Nonfiction

This year marks the 100th awarding of the Pulitzer Prizes. The 2016 winners include:

The Sympathizer by Viet Thanh Nguyen

Winner of the Fiction Category, this is a gripping spy novel, a moving story of love and friendship, and a layered portrayal of a young man drawn into extreme politics,The Sympathizer examines the legacy of the Vietnam War in literature, film, and the wars we fight today.

Celebrate Earth Day 2016 by planting a tree! Why? They combat climate change by absorbing excess CO2 from the atmosphere, and help us breathe clean air by absorbing odors and pollutant gases.  And they're beautiful to look at!

Planting with trees by Andrew McIndoe

A look at the high-wire walk made by Philippe Petit in 1974 between the World Trade Center's Twin Towers in New York City, and how it is still considered one of history's most artistic crimes.

The legacy of Roger Ebert's life, recounts the inspiring and entertaining life of the world-renowned film critic and social commentator, from his Pulitzer Prize-winning film criticism at the Chicago Sun-Times to becoming one of the most influential cultural voices in America .

2014's Academy Award winning documentary Citizenfour is a real life international thriller that unfolds by the minute. With unprecedented access, this gripping behind-the-scenes chronicle follows award-winning director Laura Poitras (My Country, My Country) and journalist Glenn Greenwald's remarkable encounters with whistle-blower Edward Snowden in a hotel room in Hong Kong, as he hands over classified documents that provide evidence of mass indiscriminate and illegal invasions of privacy by the National Security Agency (NSA). The documentary not only shows the dangers of government surveillance, but makes audiences feel them. After seeing the film, viewers will never think the same way about their phone, e-mail, credit cards, web browser or digital footprint again..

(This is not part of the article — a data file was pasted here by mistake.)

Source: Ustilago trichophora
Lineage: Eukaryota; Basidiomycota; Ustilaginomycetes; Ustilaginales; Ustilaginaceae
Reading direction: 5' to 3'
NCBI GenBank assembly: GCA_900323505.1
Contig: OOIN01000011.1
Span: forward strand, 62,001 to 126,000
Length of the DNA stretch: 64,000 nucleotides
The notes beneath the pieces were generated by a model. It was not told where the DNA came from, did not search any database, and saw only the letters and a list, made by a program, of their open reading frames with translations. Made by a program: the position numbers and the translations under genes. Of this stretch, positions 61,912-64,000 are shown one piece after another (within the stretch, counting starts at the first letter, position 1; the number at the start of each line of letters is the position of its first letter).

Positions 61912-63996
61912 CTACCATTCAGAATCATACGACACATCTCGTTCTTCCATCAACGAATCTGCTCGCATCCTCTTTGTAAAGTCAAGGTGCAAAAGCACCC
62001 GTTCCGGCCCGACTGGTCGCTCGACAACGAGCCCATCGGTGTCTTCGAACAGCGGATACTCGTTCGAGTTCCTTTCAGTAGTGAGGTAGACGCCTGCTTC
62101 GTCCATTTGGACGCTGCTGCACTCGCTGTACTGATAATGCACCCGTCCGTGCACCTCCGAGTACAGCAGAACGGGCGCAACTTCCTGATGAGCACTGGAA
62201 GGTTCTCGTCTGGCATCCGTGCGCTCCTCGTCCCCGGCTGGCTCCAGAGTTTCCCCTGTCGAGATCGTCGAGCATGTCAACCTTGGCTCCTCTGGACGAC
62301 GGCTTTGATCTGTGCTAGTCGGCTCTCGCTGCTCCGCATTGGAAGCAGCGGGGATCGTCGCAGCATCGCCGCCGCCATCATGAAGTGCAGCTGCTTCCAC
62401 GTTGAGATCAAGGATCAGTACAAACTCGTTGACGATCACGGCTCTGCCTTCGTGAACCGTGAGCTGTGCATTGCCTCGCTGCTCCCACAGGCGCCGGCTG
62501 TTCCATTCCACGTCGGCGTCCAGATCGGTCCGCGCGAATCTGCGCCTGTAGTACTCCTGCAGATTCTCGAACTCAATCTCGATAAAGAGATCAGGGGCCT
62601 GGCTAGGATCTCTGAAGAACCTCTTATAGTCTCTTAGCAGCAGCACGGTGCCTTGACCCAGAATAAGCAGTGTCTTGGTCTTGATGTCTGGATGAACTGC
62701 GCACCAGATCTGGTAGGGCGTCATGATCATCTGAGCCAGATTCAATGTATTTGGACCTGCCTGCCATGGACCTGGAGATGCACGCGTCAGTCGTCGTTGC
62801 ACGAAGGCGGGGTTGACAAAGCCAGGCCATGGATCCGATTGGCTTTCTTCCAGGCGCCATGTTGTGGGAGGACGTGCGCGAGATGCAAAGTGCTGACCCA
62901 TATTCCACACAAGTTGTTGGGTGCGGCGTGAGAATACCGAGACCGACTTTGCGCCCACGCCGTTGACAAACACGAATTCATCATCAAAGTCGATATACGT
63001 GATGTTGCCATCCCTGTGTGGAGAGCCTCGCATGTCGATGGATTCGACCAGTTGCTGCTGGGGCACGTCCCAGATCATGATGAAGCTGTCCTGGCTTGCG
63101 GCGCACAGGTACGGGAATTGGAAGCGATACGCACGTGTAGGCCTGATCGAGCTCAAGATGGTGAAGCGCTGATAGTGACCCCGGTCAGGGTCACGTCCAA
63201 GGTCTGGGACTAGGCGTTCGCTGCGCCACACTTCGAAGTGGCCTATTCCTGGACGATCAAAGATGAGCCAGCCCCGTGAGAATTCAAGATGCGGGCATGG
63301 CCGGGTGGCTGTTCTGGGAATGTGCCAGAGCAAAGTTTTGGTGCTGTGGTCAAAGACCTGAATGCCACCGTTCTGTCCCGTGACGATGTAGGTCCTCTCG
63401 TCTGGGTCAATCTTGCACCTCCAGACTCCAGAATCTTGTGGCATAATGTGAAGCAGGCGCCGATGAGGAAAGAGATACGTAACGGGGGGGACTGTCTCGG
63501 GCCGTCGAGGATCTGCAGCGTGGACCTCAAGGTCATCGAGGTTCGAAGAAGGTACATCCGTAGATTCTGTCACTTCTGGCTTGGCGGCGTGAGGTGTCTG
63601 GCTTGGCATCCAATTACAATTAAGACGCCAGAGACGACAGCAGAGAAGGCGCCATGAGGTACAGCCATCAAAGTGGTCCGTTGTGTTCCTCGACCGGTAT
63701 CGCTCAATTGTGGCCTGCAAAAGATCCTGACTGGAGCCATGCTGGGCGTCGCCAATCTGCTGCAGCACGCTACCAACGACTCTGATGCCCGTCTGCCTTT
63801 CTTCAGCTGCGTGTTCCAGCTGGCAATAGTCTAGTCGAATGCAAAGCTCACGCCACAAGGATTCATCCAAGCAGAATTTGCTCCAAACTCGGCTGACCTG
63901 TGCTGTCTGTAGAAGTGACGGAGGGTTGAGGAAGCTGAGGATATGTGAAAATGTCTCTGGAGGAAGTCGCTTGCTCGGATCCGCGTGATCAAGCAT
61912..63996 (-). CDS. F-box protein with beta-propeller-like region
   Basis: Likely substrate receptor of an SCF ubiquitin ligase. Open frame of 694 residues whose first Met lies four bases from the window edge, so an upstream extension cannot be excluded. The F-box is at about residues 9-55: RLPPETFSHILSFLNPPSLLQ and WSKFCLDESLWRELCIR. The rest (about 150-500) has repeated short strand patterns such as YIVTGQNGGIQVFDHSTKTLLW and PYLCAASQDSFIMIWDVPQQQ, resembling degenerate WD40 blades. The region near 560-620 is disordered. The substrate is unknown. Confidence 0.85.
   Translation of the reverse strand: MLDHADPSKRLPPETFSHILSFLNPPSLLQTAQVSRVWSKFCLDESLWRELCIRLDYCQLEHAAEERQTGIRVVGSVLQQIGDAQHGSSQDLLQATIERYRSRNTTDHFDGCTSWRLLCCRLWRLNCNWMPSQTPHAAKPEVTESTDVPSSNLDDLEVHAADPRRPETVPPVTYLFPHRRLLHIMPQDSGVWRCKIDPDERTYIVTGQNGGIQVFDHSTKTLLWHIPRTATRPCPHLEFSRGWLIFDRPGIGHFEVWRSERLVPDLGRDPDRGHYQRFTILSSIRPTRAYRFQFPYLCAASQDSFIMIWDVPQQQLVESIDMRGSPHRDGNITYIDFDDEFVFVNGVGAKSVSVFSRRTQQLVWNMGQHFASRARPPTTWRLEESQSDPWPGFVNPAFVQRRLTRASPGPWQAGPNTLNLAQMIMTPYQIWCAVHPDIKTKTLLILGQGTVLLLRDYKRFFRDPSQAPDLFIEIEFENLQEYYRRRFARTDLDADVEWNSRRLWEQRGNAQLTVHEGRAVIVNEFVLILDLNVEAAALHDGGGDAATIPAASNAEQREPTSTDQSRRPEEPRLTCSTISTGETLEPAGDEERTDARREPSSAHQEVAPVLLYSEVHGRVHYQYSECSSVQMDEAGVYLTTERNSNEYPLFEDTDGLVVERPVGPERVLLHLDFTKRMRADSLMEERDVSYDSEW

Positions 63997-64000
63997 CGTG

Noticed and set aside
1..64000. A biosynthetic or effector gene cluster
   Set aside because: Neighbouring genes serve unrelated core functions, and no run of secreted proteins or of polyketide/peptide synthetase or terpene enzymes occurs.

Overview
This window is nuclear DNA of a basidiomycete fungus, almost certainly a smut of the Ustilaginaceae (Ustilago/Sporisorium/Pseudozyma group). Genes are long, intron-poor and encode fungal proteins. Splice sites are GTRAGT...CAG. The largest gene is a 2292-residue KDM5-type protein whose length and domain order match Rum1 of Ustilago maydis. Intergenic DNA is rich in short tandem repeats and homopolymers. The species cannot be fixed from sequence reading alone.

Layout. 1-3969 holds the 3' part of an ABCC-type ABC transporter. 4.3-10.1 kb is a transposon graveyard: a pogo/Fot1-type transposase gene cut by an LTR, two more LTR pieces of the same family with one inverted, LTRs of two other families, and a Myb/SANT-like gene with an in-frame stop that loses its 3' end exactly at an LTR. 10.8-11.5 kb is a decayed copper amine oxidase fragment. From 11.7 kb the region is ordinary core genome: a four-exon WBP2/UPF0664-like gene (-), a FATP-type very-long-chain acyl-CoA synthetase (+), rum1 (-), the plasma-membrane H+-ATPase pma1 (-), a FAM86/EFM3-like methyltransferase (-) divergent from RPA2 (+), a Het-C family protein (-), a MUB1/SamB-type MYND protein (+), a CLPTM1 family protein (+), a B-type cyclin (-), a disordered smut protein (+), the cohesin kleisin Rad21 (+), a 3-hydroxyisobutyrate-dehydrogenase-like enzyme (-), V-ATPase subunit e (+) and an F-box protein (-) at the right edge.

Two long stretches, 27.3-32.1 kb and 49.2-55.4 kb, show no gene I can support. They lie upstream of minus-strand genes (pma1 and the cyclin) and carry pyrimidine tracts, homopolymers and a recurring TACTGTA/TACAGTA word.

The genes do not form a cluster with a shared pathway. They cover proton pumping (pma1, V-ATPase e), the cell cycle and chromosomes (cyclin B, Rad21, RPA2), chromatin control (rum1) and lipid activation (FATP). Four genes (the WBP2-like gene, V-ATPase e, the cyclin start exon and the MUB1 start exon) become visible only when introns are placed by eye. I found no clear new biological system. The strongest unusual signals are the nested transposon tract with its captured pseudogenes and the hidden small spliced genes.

Learn about your food - where it comes from, how it's made, and the history of how and why we started to eat what we eat - with some of these informative documentaries.

This film shows how human desires are an essential, intricate part of natural history by exploring the natural history of four plants -the apple, the tulip, marijuana, and the potato - and the corresponding human desires - sweetness, beauty, intoxication and control. This two-hour documentary begins in Michael Pollan's garden, and roams the world, from the fields of Iowa to the apple forests of Kazakhstan, from a medical marijuana hot house to the tulip markets of Amsterdam.

"Eat food. Not too much. Mostly plants." These simple words go to the heart of food journalist Pollan's thesis. Humans used to know how to eat well, he argues, but the balanced dietary lessons that were once passed down through generations have been confused and distorted by food industry marketers, nutritional scientists, and journalists. As a result, we face today a complex culinary landscape dense with bad advice and foods that are not "real." Indeed, plain old eating is being replaced by an obsession with nutrition that is, paradoxically, ruining our health, not to mention our meals. Pollan's advice is: "Don't eat anything that your great-great grandmother would not recognize as food."

Based on two decades of reporting, NBC's chief foreign correspondent's riveting story of the Middle East revolutions, the Arab Spring, war, and terrorism seen up-close--sometimes dangerously so. When he was just twenty-three, a recent graduate of Stanford University, Richard Engel set off to Cairo with $2,000 and dreams of being a reporter. Shortly thereafter he was working freelance for Arab news sources and got a call that a busload of Italian tourists were massacred at a Cairo museum. This is his first view of the carnage these years would pile on. Reporting as NBC's Chief-Foreign Correspondent, he reveals his unparalleled access to the major figures, the gritty soldiers, and the helpless victims in the Middle East during this watershed time.

In the months after her husband's death, Martha Washington told several friends that the two worst days of her life were the day George died -- and the day Thomas Jefferson came to Mount Vernon to offer his condolences. What could elicit such a strong reaction from the nation's original first lady? Though history tends to cast the early years of America in a glow of camaraderie, there were, in fact, many conflicts among the Founding Fathers -- none more important than the one between George Washington and Thomas Jefferson. The chief disagreement between these former friends centered on the highest, most original public office created by the Constitutional Convention -- the presidency.